The American pika (Ochotona princeps) is an insanely cute critter often found in above-timberline rock fields in the western U.S.
Because they often live near mountain peaks, there’s been concern that global warming could push them over the top, to extinction. Writing in the Journal of Mammalogy, Smith and Nagy (2015) state that American pikas (Ochotona princeps) “have been characterized as an indicator species for the effects of global warming on animal populations,” citing the works of Smith et al. (2004), Beever and Wilkening (2011) and Ray et al. (2012). Indeed, as they continue, “a consideration of the effects of climate, primarily recent warming trends due to climate change, has dominated much of the recent literature on American pikas and their persistence.” Hoping to provide some additional insight on the subject, the two Arizona State University researchers set out to investigate the resilience of a pika metapopulation residing near Bodie, California, USA, that was exposed to several decades of natural warming.
The investigation, which Smith and Nagy characterized as “the longest study of any pika species,” focused on the Bodie metapopulation for two primary reasons. First, it is “situated at the warmest locality of any longitudinal study of the American pika.” As such, its area of habitat is comparatively warm and fully capable of inducing warm temperature stress. Second, the population has been well-studied, having been censused (for patch occupancy data) several times since the early 1970s. Given these two characteristics of the Bodie metapopulation (location and well-studied) the two researchers were able to test for a relationship between pika extinctions/recolonizations and chronic/acute temperature warming. So what did their analysis reveal?
With respect to chronic temperature warming, Smith and Nagy report that despite a relatively high rate of patch (islands of pika-suitable habitat) turnover across the study location, there was “a near balance” of pika patch extinctions and recolonizations during the past four decades of intense data collection (see figure below). Furthermore, a series of statistical analyses that were performed on the patch turnover and historic temperature data revealed there was “no evidence that warming temperatures have directly and negatively affected pika persistence at Bodie.” In fact, the only significant correlation they found among these two parameters occurred between mean maximum August temperature and the number of pika recolonizations the following year, which correlation was positive, indicating that higher August temperatures lead to a greater rate of pika recolonization the next year, a result which the authors describe as “in the opposite direction of the expectation that climate stress inhibits recolonizations.”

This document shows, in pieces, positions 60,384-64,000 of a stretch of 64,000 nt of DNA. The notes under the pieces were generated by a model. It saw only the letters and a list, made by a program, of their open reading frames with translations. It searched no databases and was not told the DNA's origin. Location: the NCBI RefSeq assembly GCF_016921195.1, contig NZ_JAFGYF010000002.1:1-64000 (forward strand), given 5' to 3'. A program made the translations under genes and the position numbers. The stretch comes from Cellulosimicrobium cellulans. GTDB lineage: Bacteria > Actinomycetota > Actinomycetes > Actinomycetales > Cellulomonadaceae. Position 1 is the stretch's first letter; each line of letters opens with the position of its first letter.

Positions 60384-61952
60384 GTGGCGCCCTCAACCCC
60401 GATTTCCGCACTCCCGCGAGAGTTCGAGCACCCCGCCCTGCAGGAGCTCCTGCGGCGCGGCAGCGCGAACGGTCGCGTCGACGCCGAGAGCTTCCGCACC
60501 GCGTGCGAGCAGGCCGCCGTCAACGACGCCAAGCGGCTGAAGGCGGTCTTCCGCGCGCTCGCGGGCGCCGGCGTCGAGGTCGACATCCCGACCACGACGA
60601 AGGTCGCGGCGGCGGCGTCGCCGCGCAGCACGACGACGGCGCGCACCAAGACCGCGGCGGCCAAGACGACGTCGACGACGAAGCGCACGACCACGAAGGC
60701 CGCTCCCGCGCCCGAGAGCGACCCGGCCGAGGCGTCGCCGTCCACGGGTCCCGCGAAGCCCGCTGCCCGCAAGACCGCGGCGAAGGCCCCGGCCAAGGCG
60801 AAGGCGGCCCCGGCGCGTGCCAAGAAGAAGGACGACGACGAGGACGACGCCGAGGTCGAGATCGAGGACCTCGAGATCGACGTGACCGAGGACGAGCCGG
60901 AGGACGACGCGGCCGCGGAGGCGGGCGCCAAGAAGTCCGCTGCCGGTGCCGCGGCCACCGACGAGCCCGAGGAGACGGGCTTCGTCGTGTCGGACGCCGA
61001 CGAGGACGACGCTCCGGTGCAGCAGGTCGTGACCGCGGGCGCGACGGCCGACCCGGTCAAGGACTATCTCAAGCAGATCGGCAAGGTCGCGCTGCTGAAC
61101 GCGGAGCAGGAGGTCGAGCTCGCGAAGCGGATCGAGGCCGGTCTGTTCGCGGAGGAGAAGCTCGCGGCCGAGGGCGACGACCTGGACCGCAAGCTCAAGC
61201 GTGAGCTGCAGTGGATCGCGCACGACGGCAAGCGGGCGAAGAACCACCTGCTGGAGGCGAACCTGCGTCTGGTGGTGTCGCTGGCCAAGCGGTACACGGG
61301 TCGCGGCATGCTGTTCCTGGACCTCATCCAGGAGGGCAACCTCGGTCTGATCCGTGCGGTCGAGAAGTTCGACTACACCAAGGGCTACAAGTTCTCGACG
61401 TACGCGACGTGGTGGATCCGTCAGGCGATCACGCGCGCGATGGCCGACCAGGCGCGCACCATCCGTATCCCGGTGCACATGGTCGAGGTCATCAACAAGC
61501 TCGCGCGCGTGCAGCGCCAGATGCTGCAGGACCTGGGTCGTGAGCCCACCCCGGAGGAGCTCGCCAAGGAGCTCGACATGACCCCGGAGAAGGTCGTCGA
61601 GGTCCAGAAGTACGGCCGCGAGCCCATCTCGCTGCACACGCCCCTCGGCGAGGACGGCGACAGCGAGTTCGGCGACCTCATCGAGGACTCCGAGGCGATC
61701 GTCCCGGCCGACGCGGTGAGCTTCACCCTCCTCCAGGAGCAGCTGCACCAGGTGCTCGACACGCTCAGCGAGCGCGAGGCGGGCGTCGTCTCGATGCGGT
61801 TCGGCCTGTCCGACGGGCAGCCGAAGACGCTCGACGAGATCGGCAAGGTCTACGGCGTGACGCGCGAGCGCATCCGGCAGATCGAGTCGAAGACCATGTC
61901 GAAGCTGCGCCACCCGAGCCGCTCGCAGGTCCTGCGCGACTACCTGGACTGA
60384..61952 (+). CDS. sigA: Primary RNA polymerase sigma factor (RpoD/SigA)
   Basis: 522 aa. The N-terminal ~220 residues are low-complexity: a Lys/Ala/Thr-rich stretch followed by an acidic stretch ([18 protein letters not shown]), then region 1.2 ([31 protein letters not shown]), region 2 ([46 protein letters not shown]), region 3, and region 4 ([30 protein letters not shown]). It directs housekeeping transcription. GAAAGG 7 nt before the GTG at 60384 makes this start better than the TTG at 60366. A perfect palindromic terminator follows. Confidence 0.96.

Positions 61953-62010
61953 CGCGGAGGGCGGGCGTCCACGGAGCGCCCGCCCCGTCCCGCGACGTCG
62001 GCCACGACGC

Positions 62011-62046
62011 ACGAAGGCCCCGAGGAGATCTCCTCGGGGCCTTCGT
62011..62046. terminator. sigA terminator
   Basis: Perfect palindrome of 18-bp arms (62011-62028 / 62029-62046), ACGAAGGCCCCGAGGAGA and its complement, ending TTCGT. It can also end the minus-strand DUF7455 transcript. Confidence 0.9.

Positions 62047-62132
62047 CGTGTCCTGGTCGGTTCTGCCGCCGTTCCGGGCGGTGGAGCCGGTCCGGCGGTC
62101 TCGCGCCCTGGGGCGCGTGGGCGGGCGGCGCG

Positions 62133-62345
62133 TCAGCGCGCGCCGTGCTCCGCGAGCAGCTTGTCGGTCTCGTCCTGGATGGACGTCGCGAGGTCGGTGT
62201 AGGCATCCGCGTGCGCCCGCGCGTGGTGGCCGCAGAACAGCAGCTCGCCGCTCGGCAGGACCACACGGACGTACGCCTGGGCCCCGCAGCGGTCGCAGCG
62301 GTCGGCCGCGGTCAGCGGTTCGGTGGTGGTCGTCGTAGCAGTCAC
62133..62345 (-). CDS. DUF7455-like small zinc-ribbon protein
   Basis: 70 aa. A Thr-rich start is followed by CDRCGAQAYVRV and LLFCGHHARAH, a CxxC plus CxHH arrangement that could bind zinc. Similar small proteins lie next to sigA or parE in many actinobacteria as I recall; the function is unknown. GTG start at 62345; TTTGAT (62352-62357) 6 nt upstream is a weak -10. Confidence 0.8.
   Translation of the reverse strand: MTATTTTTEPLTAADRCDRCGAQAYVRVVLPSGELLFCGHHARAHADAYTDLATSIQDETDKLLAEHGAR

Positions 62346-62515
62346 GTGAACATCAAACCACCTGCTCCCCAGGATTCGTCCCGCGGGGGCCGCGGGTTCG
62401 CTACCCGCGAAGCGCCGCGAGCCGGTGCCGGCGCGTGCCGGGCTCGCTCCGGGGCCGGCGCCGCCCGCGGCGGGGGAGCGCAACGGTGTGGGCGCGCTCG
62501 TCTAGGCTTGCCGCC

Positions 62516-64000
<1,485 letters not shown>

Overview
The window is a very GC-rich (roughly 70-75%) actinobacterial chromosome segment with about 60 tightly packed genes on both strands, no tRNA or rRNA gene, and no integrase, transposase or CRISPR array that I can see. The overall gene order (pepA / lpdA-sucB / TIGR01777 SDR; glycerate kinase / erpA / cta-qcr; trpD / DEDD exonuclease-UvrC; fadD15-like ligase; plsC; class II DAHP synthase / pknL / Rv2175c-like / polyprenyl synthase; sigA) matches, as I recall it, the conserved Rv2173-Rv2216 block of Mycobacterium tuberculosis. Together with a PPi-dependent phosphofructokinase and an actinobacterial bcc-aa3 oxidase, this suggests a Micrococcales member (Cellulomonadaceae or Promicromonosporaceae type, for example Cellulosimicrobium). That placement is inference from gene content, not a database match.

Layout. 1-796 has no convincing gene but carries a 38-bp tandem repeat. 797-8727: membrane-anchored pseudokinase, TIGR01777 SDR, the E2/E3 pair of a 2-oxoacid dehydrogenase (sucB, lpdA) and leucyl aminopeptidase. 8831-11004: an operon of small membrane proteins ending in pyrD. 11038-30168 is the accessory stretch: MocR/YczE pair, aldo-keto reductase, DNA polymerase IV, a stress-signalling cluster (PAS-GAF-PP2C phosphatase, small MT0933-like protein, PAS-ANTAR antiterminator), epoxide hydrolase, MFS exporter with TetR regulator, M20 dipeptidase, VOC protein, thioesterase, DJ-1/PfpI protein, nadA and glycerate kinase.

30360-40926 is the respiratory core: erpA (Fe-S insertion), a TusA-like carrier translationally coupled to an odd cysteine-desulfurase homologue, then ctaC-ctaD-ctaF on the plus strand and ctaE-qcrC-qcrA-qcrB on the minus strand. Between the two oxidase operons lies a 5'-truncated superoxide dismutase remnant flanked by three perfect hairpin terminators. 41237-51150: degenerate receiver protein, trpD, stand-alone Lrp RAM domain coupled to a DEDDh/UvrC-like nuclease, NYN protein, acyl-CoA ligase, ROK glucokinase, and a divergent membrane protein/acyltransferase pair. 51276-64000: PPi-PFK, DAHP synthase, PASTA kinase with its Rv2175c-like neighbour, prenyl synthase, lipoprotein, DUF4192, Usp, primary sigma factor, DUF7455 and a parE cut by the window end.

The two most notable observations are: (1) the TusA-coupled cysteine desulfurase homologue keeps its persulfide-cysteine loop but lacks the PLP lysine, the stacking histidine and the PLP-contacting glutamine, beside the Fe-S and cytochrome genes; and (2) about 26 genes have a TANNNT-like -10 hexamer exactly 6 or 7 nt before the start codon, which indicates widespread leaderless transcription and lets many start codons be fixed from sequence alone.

Two decades of patch extinctions and recolonizations in a Bodie, California, American pika (Ochotona princeps) metapopulation. Source: Smith and Nagy (2015).
With respect to acute temperature warming, defined as the number of hot summer days exceeding a temperature threshold of 25°C or 28°C, Smith and Nagy write that “neither warm chronic nor acute temperatures increased the frequency of extinctions of populations on patches, and relatively cooler chronic or acute temperatures did not lead to an increase in the frequency of recolonization events.”
Taken together, the above findings demonstrate that the Bodie metapopulation of American pikas is “resilient at the individual (Smith, 1974) and population scales” to both chronic and acute temperature warming, and has “been so for at least 60 years.” And, as an “indicator species” for the effects of global warming on animal populations, the future for American pikas and other animal species looks bright!
Beever, E.A. and Wilkening, J.L. 2011. Playing by new rules: altered climates are affecting some pikas dramatically – and rapidly. The Wildlife Professional 5: 38-41.
Ray, C., Beever, E. and Loarie, S. 2012. Retreat of the American pika: up the mountain or into the void? Pp. 245-270 in Wildlife conservation in a changing climate (J.F. Brodie, E. Post, and D.F. Doak, eds.). University of Chicago Press, Chicago, Illinois.
Smith, A.T. 1974. The distribution and dispersal of pikas: influences of behavior and climate. Ecology 55: 1368-1376.
Smith, A.T., Li, W. and Hik, D. 2004. Pikas as harbingers of global warming. Species 41: 4-5.
Smith, A.T. and Nagy, J.D. 2015. Population resilience in an American pika (Ochotona princeps) metapopulation. Journal of Mammalogy 96: 394-404.